(dynamic music) So I thought that we would try something that's maybe a little bit lighter, a little more fun in a way, but also maybe a little more art-driven rather than an absolute classic portrait. So I'm gonna kinda begin to look at our models head here, Kyler, more like a landscape, more kind of a little bit more mountains, valleys, hills and so on and turn the shot into something a little bit more surreal. Okay so Kyler, you can come in. Just go drop yourself right on the table here. Now we just have this here. I want to see. (rattling) Okay, so let's try it about there, that's very close. That's good. Right now, so you need, we need kind of a flag in here. Yes Sir. Good, and I think we'll need the tube on that, so I'm sorry, I didn't see that. The extension one? Yes. That's good, just a little bit, the chin up. Close the eyes. Turn the head a little bit away from the camera. Let's do this, let's take this, it'll give you a different shot here, let's take the sweater o...

ff and we'll keep the t-shirt. Louiz? Yes? Just, sorry I don't want to mess up your hair here. Just stay there a second, alright so you can go back now. That's it. A little bit, the stretch is important, and then just the closing of the eyes and relax there. It will be tiny movements from here in. Right so how close can you get there with, you want to go as close as you can there, and just ease back a little bit so you've got a little bit of latitude there. Basically what I'll do here is to try two hits on this. And it gives us as we spoke on one of the other demos, with the girl that we used, it gives us a more monumental heavy weight shot when you do that because of the compression value of being so close with a long lens. So this is a phase one with a 1:50 lens but it has an extension tube in it so that as you at this point you're getting a lot of compression, not only from the lens but adding the tube even adds to the compression. I just moved the camera a little bit to camera right. Right, let me just have a look there. That's much better I'll just go down I think. Yep, so let's see here. Just bring the box over here. (camera clicking) I got a lot of light coming at me Taro. (camera clicking) Okay so just see how you do with a computer splice, you know? Okay. So just come in? There's no size here, so just come in from the top there, little bit more, little bit more, there. And then come in from the bottom. There, and then a little bit on the left side there. There. And then come in, go up a little bit more from the bottom. Up a little bit more, more, more, more. More. And then coming in from the right side here, the right side comes out just a little bit, tiny bit on the right side but almost nothing. That's it. And then bring the frame down just a little bit closer to the nose, the frame is good, just bring it down to the nose a little bit. Okay. Now flip the shot vertical so the hair's at the top. Yeah, so the angle of the head, just do an arbitrary bend on that, so you're going to bend it straight because if you wanted to turn the shot like this and make it into a vertical, something interesting might happen. In this case here I'd have to redo it, I'd have to reset it here but we can have a little look at that idea. So just bend the frame there, clockwise. Keep going, keep going, keep going, keep going. There. But I think it's, I think the shot is better. What's wrong with this shot right now is that I'm too, the camera's too low and if you wanted to change this into a dramatic vertical shot, the camera should come higher. Whereas the low camera works very well as a horizontal. So this you can cancel Adrian. And you go back to a horizontal. And here you'd want to cover it if you ever did that, you'd want the eyes to be open at that point. Here it looks quite good with the eyes closed. So if you just fill in the two corners there. Now, one thing I notice here is if you're looking at this here, there's actually one disconnect here, so you see the profile of the hair, Louiz? Just have a look here and see if there is a little bit more height you can give me to fill this in a little bit just there. Right? And then the other thing that's slightly wrong which is the light, is that this line here is very nice of the neck coming up, it would be nice to move the light round the corner a little bit just so this basically goes past the Adam's apple here. But you can see the compression of the shot and the detail of the shot, and the weight of the shot, so it has almost like a horizontal kinda Mount Rushmore look to it and of course there is a lot you can then take this, this you might just say is kind of the first section of it, you could take this to another level, another level. I mean he could be smiling, he could be laughing, he could be crying, you can take it into something more human rather than essentially a block of wood here. So you could make the shot more emotional, you know? Turn the head to me a little bit. You know, let the mouth open a little bit. Little bit more. Little bit more. There. So basically now I've started to work on the shot a little bit and try and get it just a little bit more emotional. Turn the head a little bit more towards me. Right there. Okay. So it's a double hit so do not move. (camera clicking) There. (camera clicking) There. So try that as a, let me see the last face shot there. Okay and then back again, stay there. Hold on, I'll come back to it. There, the mouth open a little bit more. I can focus it here. I think that's pretty good there, have a look. You see it's very luxurious here, I even have somebody to focus the camera. Believe it or not I can still focus a camera but Adrian sometimes disagrees with my focusing, so. (camera clicking) Okay, well done in the mouth there, a little bit more open but not much, just a little bit. Little bit more open Kyler, that's it. (beeping) (camera clicking) Good. So here, it's about kind of just considering that we're turning the head here into more of a landscape so you just have to imagine that you're looking at a valley or something with mountains in it, it's just a different take on a photograph of Kyler rather than just a classic portrait of him. There you go. So now, if you were to compare this shot with the previous shot, bring it down a little bit on top, that's perfect, and then come in from the bottom quite a way. A little bit more. And then a little bit, come up and we'll just see how far that can come in. Bring it from the bottom, move far right, I'm saying the bottom is far right sorry. No, no hold on, far right. Sorry. Keep going. Keep going. Keep going. Just past the t-shirt there, there! Now just come up a little bit from the bottom. Come up a little bit from the bottom, little bit more, little bit more. Hold it there, and extend it a little bit on the right side. Extend it a little bit more, more, there. Okay, so try that. Alright, and Adrian's gonna fix our join. But this wouldn't be, this wouldn't look like this if you did it with a single lens. You know when I say a single lens, of course it's a single lens, what I mean is it's a single shot. So you see you can make this eight feet by six foot in a nice white gallery and it'll look like something. There we go. Okay Kyler, you can come up. Good. Not bad, you see one or two bumps in the skin, you see we'll take all of that out, like here and here and so on, so we'll take whatever we want out, any little bumps that are there, but we've still leave with the character of all of the skin here and everything like that. But it's more of an art shot as opposed to like a nice portrait of you. That one was cool cause my eyes were closed the whole time and then I see what it turned out too easily. (laughing) It's a difference, yeah. Well then there was another thing that we looked at, where we turned the shot vertical so as it looks like you're like the front of a ship looking out, you know, but then if you do that shot then the eyes should be open but anyway we concentrated, the basic idea of this was that the idea of kind of mountains and hills and valleys and cliffs and so on cause basically the face has geography, you know so you look at it like that and then you, that way you can, if you think of that then you can create something that looks like that, you know. But you understand, we did two hits here. That's one frame and then the other frame and the computer splices them. Okay. You know, the computer puts them together, cause you allow when you do it, you have a slight overlap, you don't just try and make the cut, you say well I'll make the cut here, and therefore when you do the second frame I'll cut it here, your first frame may by cut to here, but then when you go to the second frame it may be here so you have an overlap, and that enables the splice to sit perfectly, and the computer does that, it will put it together. (dynamic music)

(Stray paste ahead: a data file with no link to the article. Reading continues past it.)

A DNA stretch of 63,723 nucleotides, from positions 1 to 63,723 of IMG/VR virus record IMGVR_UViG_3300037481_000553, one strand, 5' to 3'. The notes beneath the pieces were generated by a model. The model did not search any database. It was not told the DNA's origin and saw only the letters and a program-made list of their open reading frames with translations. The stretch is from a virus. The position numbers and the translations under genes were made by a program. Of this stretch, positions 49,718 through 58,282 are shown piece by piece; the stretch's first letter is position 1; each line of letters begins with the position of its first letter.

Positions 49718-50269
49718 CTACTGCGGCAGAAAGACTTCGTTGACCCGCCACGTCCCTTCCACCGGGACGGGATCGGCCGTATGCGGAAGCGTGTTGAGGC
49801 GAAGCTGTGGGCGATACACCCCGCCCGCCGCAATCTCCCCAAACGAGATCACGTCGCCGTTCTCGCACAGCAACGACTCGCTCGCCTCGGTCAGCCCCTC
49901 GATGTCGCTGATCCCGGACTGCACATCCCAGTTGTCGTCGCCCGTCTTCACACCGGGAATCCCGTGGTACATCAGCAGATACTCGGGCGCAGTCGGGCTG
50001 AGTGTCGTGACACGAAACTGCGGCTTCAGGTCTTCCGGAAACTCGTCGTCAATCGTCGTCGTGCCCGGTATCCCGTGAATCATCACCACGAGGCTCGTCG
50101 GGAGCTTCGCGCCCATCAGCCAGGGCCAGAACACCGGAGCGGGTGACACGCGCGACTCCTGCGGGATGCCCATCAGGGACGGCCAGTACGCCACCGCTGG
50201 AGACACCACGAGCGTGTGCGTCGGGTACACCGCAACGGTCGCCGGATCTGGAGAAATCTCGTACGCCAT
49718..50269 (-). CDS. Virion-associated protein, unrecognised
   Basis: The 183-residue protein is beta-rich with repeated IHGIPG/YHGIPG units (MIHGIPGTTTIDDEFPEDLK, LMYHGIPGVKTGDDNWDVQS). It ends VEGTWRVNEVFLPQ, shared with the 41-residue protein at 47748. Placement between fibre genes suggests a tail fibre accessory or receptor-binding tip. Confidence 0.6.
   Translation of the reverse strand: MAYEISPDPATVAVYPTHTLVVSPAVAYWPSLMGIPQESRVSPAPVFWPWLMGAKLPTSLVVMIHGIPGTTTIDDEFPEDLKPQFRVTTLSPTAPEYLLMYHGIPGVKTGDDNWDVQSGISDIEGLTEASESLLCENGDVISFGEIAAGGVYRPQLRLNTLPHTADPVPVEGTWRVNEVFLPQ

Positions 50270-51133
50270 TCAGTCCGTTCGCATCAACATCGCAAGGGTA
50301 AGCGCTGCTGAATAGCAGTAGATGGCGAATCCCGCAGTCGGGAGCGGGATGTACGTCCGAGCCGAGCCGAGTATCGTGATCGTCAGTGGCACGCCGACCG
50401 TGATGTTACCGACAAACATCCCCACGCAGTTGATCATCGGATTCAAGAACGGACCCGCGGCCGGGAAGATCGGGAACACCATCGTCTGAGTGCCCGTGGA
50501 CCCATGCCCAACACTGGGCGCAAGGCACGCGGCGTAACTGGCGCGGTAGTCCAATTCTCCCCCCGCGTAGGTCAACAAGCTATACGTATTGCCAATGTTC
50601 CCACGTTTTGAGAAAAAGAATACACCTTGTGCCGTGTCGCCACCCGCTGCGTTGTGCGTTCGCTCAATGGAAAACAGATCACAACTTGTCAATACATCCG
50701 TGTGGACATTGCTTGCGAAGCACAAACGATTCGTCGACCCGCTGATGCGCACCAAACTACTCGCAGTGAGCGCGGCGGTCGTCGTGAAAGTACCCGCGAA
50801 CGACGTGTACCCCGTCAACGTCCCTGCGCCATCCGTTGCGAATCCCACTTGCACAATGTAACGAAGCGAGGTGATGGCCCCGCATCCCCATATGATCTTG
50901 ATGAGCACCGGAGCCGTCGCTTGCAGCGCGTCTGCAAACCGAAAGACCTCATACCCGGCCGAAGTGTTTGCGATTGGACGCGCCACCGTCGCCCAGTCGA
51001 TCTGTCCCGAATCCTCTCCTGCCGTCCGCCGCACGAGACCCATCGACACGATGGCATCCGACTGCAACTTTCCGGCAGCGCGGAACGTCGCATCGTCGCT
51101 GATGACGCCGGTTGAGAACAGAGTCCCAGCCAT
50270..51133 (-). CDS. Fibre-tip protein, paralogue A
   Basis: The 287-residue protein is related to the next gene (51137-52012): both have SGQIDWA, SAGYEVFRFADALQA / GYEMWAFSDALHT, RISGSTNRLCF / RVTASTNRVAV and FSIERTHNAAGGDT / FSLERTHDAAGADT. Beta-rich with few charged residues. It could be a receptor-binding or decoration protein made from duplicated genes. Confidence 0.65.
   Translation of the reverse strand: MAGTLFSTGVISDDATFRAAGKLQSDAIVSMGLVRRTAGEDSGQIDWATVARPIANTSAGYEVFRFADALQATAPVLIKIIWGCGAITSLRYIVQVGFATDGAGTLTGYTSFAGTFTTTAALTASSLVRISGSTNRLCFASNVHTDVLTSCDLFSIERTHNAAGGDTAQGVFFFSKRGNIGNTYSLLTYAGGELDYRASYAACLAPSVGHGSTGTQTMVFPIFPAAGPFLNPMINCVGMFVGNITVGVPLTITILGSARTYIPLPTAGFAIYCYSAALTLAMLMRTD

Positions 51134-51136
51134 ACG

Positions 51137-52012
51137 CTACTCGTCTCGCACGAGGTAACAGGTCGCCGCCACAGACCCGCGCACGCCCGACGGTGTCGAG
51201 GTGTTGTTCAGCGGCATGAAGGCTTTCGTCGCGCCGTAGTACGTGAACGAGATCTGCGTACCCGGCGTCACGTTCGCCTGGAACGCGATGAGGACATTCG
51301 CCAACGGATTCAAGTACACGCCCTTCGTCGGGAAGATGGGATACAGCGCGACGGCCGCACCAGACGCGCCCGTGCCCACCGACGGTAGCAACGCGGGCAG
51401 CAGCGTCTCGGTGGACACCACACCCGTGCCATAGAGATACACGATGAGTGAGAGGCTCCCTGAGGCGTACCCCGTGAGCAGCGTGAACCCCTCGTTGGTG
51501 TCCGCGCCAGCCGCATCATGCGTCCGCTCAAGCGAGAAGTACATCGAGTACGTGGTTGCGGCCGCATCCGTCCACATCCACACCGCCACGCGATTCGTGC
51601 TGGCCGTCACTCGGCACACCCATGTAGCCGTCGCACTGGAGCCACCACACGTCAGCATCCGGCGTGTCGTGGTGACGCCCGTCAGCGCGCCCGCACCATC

Ratings and Reviews

Richard A. Heckler
 

"Unless you're Mozart"...this course is an invaluable asset. I'm a pro, humanitarian/documentary photographer, & wilderness...and I've learned much from the 40+ sessions here. This is truly a Master Class...next best thing to being with Albert. And although I could watch studio sessions forever, this course offered a very balanced curriculum of technical information, artistic encouragement and guidance, and a open, generous window into the thinking of a gifted artist and photographer, sifted from decades of first class experience. Kudos to all involved. Excellent!

a Creativelive Student
 

I purchased my first CreativeLive class in 2011 and have continued to purchase many classes over the years. I have learned so much from the many great instructors. This one is not a technical class that will tell you to set your camera at f4, 1/60, ISO 400 and you can get this shot. If you are looking for that, there are many other options. If you have a solid working knowledge of photography, this class is so much more. The way it was filmed is like you are there with him in conversation or in the room with him watching him shoot. To see and understand the how and why he does what he does. Not to take anything away from other classes that have helped to give me a strong understanding of photography, this is my favorite CreativeLive class so far.

Student Work